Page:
In a further embodiment, a detector device comprises a CZT detector attached to a PCB through an ACF, wherein at least one bonding edge of the ACF is coated with an edge coating.

Anisotropic conductive films (ACFs) refer to a type of electrically conductive polymeric films having a polymeric matrix embedded with electrically conductive fillers. Also, an ACF conducts electricity in one direction (e.g. z-axis or film thickness) and insulates in another direction (e.g. x-y plane).

Though a number of ACFs exist in the market, to date, most are not suitable for bonding a radiation detector to a PCB. One reason, among others, is that typical application of an ACF involves compressing an ACF between two surfaces to be bonded, followed by curing. Thus, materials sensitive to high pressures and/or temperatures can not be bonded using this type of film. For example, a common type of ACF has a polymeric matrix with conductive spheres randomly distributed therein. The conductive spheres may be metal spheres (e.g. gold, silver, nickels or tin/lead mixtures) or metal coated polymer spheres. Forming a good electrical bond with this type of ACF requires large compressive forces, sometimes approaching a few hundred psi. Additionally, curing involves high temperatures, as about 150° C. or higher. Such conditions are not suitable for a CdZnTe (CZT) detector which is very sensitive to high temperatures and compressive forces.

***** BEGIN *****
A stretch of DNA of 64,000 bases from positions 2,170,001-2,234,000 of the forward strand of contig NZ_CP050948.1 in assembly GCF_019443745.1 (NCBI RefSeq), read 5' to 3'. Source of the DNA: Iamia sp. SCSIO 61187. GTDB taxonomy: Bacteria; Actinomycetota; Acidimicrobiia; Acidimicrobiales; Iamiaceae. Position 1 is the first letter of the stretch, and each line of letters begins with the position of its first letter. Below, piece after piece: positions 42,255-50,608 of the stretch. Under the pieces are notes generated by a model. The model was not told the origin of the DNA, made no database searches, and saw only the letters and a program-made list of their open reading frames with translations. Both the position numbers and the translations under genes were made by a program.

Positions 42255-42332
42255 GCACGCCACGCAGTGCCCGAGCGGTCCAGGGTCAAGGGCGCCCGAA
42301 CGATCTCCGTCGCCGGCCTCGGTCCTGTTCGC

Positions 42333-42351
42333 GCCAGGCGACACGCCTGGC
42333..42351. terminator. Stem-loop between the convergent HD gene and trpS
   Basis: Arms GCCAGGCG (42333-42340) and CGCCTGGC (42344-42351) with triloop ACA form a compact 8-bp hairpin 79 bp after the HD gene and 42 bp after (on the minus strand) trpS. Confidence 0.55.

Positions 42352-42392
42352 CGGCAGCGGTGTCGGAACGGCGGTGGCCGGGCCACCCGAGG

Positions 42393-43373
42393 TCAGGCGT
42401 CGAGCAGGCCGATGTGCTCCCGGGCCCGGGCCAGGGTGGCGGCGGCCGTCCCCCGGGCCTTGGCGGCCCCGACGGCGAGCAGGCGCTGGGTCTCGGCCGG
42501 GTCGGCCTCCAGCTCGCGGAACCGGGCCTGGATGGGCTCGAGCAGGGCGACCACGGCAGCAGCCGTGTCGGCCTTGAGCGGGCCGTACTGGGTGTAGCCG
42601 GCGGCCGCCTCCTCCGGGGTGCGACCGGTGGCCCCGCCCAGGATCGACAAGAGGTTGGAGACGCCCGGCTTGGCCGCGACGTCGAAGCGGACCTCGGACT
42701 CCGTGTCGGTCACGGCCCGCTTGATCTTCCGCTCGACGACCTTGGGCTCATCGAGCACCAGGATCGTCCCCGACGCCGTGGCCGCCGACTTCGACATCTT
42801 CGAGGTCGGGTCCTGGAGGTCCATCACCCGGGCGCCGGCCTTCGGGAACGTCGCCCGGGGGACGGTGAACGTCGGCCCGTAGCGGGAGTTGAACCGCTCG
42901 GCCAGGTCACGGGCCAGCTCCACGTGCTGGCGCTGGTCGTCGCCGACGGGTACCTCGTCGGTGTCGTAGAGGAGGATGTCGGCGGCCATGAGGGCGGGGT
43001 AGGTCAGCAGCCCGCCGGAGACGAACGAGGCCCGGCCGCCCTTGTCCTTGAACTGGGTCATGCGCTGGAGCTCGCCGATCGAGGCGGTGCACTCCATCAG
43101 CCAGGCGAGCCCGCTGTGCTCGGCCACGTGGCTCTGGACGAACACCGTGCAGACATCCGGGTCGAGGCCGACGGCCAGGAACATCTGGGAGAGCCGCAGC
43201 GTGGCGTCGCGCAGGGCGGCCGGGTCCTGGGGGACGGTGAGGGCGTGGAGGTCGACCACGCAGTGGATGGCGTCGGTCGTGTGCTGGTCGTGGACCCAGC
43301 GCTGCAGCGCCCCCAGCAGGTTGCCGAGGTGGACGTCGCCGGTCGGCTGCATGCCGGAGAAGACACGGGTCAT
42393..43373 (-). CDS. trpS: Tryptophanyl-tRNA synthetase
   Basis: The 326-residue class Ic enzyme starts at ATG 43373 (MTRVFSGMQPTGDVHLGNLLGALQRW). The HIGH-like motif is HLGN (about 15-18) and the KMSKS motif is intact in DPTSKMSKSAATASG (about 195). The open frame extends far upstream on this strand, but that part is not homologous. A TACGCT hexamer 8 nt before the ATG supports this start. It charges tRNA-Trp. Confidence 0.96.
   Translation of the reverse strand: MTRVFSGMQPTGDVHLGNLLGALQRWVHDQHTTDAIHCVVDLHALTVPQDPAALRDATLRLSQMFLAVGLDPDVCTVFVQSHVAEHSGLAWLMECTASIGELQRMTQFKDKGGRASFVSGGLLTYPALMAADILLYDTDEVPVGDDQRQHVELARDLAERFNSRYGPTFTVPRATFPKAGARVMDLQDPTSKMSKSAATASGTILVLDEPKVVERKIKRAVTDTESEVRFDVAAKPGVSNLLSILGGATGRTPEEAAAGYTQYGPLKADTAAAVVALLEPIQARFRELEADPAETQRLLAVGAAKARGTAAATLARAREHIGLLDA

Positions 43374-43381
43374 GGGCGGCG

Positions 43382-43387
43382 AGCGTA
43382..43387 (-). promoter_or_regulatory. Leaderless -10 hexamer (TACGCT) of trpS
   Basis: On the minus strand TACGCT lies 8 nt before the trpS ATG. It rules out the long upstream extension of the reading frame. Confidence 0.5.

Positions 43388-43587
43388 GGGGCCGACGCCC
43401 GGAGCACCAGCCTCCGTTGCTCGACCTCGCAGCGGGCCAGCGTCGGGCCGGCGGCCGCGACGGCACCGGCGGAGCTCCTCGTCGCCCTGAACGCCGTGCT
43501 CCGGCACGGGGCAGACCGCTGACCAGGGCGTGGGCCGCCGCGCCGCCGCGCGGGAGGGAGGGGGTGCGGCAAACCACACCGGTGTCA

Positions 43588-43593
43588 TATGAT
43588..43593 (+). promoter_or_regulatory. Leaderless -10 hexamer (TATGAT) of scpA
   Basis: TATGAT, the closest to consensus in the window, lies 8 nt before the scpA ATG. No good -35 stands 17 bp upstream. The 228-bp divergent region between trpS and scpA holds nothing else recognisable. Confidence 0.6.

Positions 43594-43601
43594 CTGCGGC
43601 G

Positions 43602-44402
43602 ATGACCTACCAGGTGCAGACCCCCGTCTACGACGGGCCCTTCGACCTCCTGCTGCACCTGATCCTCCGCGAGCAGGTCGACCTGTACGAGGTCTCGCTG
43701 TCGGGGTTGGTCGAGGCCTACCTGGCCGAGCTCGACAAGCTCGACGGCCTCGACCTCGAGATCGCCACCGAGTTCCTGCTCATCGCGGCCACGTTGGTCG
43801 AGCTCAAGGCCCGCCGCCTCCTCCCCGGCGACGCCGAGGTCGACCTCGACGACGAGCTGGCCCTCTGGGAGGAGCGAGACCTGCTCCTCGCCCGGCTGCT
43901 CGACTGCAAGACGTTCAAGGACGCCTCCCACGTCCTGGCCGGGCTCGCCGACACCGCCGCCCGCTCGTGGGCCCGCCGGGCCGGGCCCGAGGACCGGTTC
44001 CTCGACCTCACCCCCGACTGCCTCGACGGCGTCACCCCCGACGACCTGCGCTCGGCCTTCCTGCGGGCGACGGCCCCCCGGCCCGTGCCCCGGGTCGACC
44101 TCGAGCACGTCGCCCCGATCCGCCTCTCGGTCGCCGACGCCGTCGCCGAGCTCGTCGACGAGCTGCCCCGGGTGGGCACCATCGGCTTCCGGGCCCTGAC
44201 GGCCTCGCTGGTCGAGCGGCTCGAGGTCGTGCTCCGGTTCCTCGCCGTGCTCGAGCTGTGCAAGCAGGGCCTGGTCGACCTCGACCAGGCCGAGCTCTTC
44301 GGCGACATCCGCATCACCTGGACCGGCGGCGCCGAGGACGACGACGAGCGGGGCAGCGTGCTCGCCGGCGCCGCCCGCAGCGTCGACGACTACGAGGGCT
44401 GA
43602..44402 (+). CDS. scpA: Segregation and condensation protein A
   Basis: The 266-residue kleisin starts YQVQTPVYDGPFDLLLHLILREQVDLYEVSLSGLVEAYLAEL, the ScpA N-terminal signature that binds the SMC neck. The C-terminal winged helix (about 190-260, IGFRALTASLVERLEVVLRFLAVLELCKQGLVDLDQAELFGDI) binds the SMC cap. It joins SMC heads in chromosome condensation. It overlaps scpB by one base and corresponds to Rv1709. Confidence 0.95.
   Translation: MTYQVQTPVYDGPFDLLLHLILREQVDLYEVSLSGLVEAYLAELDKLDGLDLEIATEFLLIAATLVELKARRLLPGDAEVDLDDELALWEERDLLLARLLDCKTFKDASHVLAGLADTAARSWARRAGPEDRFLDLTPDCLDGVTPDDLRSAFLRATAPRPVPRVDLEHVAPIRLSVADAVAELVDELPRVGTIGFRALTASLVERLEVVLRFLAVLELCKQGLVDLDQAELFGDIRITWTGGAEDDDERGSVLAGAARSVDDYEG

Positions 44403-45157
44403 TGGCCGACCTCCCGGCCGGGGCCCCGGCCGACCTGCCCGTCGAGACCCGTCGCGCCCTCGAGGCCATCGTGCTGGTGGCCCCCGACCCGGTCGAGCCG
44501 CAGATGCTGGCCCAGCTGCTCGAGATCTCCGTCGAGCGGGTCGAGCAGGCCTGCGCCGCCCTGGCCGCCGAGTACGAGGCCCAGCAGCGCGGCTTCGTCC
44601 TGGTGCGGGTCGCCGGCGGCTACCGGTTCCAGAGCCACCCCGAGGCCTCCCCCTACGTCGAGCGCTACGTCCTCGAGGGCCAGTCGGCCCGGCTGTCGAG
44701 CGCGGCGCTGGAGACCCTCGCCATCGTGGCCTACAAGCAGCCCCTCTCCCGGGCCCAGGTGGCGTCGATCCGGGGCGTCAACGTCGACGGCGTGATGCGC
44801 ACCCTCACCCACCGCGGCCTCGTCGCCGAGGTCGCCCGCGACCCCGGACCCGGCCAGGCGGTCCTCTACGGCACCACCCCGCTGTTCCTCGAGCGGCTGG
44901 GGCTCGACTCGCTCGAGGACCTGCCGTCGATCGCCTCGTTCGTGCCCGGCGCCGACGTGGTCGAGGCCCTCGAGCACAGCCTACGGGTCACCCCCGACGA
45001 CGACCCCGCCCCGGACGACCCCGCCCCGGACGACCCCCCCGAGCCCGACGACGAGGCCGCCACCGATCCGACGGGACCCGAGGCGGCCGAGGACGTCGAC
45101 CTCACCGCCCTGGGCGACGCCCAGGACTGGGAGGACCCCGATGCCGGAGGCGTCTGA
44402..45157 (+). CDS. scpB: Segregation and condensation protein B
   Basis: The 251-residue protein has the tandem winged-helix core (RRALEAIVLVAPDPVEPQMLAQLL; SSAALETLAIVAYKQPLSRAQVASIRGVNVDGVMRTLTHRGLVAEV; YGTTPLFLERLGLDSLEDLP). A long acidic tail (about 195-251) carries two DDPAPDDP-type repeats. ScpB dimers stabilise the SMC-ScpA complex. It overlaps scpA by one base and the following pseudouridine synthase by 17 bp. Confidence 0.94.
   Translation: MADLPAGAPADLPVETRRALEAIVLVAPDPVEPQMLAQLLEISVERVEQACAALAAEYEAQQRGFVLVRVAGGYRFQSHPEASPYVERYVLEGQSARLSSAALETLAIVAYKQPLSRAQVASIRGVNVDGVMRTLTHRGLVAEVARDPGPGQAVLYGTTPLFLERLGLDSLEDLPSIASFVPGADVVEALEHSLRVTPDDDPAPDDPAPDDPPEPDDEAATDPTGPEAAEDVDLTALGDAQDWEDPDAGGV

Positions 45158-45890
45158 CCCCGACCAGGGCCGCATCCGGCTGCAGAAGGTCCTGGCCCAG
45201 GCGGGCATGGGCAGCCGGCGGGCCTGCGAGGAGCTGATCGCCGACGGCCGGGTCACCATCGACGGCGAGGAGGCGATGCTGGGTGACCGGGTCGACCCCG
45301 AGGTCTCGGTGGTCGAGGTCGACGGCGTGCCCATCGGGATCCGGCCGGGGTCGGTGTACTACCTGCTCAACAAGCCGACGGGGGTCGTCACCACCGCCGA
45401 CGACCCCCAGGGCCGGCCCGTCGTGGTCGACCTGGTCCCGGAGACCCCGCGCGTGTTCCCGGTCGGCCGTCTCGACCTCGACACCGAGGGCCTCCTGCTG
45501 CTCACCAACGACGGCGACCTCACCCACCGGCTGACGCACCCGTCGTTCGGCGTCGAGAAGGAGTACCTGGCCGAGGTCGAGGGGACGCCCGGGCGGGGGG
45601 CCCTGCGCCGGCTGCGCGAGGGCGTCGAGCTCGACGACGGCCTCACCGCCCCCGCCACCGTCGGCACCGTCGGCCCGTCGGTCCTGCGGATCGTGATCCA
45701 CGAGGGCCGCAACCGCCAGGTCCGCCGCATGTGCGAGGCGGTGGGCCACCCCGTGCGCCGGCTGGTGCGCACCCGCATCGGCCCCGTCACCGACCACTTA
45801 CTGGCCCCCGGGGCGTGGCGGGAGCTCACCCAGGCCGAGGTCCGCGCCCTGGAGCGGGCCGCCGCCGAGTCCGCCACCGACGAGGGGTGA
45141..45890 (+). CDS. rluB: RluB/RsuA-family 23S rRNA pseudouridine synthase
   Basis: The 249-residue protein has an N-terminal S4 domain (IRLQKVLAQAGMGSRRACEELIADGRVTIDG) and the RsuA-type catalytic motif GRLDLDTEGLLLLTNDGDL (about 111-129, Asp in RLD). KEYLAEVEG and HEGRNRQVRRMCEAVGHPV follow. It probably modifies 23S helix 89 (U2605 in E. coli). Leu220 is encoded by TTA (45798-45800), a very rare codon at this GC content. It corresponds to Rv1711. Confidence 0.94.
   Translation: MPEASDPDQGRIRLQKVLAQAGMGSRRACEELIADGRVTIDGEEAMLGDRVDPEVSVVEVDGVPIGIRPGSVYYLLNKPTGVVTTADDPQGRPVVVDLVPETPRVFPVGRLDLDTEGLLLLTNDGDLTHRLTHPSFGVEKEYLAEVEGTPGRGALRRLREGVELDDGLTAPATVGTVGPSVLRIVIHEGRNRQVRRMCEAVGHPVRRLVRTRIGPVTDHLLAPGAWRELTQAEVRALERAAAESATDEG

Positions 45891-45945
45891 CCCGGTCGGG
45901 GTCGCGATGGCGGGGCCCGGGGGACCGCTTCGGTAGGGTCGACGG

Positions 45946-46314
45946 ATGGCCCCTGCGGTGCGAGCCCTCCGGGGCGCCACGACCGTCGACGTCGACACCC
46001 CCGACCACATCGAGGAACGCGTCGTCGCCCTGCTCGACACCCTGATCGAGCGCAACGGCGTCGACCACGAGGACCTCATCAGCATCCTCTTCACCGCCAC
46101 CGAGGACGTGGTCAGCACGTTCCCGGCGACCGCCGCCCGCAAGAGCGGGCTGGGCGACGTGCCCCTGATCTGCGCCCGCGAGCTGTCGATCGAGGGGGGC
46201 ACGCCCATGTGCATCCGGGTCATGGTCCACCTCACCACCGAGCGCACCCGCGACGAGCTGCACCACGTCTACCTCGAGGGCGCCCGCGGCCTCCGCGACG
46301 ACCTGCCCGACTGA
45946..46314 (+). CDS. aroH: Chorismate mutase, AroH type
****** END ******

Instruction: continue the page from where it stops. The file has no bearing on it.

The present inventors have found that a new type of electrically conductive film can be used to bond a detector which cannot withstand high temperatures and pressures, such as a CZT radiation detector to a PCB. This film comprises electrically conductive wires which are substantially aligned in the z-axis and traverse the thickness of film. Preferably, the wires are metallic nanowires (having a diameter of 1 micron or less) or other fibers. Also preferably, the metal nanowires have small pitch, such as less than 20 microns, for example 10-15 microns, such as 11-13 microns, which facilitates attachment of the film to small anode pixels.

In one embodiment, the density of the metallic nanowires is sufficient to conduct current between a detector anode and a PCB. In another embodiment, the density of the conductive nanowires is as high as practical without interfering with the adhesive properties of the film. In a non-limiting example, the nanowire density is up to 20 million per square inch of film. In the preferred embodiments, this film is an ACF conducting electricity across the thickness (z-axis) of the film and insulating in the plane of the film (x-y plane).

The composition of the metallic nanowires may vary so long as they remain electrically conductive. In a non-limiting example, the nanowires comprise NiO-coated Ni wires which may be slightly tilted off the z-axis depending on the polymer matrix.